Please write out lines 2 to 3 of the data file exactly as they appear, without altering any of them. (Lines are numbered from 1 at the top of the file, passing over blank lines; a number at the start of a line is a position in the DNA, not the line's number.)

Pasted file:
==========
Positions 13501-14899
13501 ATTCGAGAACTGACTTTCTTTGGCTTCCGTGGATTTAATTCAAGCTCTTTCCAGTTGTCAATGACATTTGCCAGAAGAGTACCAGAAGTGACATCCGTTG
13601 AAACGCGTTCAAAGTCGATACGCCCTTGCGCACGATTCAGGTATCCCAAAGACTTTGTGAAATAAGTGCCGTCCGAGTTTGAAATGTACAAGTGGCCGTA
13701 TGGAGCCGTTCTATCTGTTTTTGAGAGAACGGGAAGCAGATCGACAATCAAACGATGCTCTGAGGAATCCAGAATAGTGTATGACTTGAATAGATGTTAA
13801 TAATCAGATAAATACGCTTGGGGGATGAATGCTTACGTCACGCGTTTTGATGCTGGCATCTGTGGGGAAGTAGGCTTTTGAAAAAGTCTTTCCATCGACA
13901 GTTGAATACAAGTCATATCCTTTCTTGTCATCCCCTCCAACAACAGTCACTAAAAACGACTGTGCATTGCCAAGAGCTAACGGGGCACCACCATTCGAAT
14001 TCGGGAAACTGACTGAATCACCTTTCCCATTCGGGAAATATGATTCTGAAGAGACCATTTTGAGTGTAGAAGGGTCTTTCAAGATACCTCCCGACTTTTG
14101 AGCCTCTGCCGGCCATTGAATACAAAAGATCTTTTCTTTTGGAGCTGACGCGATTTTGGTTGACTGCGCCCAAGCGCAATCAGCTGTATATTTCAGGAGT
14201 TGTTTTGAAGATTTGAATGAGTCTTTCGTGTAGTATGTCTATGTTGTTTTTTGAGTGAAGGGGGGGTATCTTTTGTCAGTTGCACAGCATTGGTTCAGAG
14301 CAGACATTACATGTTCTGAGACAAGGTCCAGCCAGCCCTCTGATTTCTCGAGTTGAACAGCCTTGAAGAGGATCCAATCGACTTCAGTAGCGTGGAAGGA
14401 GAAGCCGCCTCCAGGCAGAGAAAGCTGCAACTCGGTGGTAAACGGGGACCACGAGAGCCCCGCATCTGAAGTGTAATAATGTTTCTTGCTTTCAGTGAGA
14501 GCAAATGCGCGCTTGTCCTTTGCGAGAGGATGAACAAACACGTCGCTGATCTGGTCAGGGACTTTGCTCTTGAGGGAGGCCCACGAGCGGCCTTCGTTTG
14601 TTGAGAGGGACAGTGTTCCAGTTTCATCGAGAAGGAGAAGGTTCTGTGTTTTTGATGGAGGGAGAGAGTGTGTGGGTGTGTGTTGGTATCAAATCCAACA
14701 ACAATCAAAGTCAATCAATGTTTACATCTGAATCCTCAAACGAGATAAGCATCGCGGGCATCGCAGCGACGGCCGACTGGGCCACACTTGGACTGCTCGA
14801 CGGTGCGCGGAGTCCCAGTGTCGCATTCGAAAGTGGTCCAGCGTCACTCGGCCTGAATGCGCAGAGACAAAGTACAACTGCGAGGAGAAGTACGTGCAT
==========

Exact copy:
13501 ATTCGAGAACTGACTTTCTTTGGCTTCCGTGGATTTAATTCAAGCTCTTTCCAGTTGTCAATGACATTTGCCAGAAGAGTACCAGAAGTGACATCCGTTG
13601 AAACGCGTTCAAAGTCGATACGCCCTTGCGCACGATTCAGGTATCCCAAAGACTTTGTGAAATAAGTGCCGTCCGAGTTTGAAATGTACAAGTGGCCGTA